These famous photographer couples: Gerda Taro and Robert Capa

Am 03/12/2020 in 15:44

United in art and in life, this couple of photojournalists have made history. First photoreporter, Gerda Taro was eclipsed by the popularity of Robert Capa, whose legend she invented. Discover a love story their lens failed to protect.


Robert Capa et Gerda Taro, 1936 © Estate of Fred Stein


A fierce anti-fascist activist, Gerda Taro, was born Gerta Pohorylle (1910-1937) in Germany into a Jewish family. Hitler’s coming to power brings her to Paris where she meets Endre Ernő Friedmann, a young immigrant who shares his convictions and for whom he was imprisoned in Hungary.


She is an assistant in a photo agency. He wants to live off his photos, but the editorial staff pay little. It was then that Gerta had an idea: to reinvent himself, to create a character whose images everyone would want to buy, that would be Robert Capa. The photographer adopts a name that pays homage to director Frank Capra and imagines himself as an elegant socialite American artist. She becomes Gerda Taro, a nod to Greta Garbo. It's a game of poker, the editors are snapping up the photos of this image genius.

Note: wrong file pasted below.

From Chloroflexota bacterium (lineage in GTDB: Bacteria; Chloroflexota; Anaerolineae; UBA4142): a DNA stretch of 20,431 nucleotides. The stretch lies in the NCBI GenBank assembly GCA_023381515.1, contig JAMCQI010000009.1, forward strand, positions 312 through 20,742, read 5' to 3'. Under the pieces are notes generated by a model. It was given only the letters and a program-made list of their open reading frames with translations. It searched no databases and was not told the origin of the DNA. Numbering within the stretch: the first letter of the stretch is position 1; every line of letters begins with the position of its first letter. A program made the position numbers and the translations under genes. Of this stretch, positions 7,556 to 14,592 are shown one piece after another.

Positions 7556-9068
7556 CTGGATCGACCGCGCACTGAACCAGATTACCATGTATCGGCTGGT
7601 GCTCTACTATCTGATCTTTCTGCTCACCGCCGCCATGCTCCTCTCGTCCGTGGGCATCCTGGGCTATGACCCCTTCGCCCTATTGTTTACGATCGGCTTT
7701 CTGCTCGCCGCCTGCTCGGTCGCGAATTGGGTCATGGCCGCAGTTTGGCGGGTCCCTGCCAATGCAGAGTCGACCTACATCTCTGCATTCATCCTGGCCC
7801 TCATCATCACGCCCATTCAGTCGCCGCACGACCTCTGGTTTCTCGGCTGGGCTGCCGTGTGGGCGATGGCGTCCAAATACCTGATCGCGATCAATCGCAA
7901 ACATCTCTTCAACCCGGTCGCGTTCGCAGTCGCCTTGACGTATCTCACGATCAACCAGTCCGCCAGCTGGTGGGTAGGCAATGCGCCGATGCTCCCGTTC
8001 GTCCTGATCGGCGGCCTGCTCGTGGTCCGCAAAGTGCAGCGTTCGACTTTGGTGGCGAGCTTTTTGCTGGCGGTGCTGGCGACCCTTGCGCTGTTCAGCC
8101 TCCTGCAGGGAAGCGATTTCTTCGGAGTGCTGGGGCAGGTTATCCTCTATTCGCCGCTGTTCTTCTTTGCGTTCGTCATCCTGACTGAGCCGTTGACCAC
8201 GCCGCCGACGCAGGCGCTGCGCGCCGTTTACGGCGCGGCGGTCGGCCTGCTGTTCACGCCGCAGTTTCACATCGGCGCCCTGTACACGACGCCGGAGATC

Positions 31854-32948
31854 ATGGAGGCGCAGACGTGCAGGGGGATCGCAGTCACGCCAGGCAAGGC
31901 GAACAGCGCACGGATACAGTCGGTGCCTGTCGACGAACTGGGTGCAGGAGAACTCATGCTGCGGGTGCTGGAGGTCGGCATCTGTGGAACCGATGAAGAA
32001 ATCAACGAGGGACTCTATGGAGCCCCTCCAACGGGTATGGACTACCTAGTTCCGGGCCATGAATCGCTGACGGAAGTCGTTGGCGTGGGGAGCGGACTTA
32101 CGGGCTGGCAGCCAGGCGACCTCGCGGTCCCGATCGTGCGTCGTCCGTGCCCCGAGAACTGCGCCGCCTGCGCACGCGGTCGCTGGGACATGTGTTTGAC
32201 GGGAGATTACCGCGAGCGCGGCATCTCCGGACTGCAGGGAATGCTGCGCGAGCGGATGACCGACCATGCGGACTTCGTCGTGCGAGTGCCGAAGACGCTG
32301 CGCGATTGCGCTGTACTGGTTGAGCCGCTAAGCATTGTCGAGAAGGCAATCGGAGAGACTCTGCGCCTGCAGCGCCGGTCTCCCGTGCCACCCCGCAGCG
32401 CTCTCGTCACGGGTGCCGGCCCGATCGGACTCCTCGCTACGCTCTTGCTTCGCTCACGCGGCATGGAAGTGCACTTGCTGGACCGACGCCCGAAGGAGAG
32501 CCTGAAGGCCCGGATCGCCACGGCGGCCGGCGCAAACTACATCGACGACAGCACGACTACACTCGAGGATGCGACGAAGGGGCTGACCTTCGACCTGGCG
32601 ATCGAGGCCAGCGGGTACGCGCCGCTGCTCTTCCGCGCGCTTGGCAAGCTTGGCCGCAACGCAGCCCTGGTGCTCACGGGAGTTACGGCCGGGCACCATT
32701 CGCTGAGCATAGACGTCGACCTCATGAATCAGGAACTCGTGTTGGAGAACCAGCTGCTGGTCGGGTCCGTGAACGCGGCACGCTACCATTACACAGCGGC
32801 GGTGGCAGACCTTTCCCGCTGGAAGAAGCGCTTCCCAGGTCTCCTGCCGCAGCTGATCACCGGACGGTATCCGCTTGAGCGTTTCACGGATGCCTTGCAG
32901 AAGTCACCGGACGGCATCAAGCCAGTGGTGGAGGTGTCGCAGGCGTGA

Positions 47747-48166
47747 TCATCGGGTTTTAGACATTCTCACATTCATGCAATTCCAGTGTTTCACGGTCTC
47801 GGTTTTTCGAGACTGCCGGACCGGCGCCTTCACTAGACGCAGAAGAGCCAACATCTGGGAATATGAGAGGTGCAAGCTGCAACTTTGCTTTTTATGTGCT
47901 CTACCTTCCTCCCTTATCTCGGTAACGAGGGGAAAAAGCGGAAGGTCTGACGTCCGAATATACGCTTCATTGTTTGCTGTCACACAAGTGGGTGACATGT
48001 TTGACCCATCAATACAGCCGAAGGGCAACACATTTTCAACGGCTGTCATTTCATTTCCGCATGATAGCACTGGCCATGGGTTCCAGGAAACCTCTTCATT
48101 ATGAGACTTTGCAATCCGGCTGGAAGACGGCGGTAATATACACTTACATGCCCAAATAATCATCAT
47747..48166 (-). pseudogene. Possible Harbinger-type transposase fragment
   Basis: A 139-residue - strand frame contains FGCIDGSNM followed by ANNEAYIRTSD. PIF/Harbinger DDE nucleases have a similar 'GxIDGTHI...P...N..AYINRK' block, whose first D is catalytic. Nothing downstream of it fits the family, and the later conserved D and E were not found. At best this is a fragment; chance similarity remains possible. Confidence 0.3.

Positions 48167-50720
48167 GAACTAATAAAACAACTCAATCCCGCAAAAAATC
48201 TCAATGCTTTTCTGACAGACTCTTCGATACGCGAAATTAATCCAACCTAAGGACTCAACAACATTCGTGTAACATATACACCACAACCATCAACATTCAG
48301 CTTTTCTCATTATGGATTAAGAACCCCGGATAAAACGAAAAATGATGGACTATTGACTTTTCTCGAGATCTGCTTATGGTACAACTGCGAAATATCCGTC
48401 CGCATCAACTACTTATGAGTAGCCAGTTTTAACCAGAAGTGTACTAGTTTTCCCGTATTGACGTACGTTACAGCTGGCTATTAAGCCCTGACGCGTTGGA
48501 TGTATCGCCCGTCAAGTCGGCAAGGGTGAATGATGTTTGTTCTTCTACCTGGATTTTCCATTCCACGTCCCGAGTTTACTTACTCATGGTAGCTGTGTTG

Robert Capa, Gerda Taro sur le front de Cordoba, Espagne, 1936 © International Center of Photography, Robert Capa, Magnum Photos


Both become war photographers, come close to death on multiple occasions. Together, they join the Republican front in the middle of the Spanish Civil War. Robert Capa takes his famous photograph Death of a Republican Soldier there.

In 1937 Gerda left for Spain alone, a tank overturned her vehicle, she was killed in the accident at only 26 years old. Eclipsed by the aura of the one she had fashioned, who became co-founder of the Magnum agency, it was not until 2007 that her images, previously signed "Capa and Taro", were rediscovered.


Gerda Taro, Woman of the Republican militia training on a beach in Barcelona, ​​Spain, 1936. © Gerda Taro, International Center of Photography, Magnum Photos


Robert Capa deceives his grief by becoming the privileged witness of each conflict. "If your photos aren't good enough, you're not close enough," his motto guided his war photo reporter until that fateful day in 1954 when he stepped on an anti-personnel mine.


PIC 39.4 Robert Capa ©Mort d’un soldat républicain, Espagne, 1936. © Robert Capa, International Center of Photography, Magnum Photos


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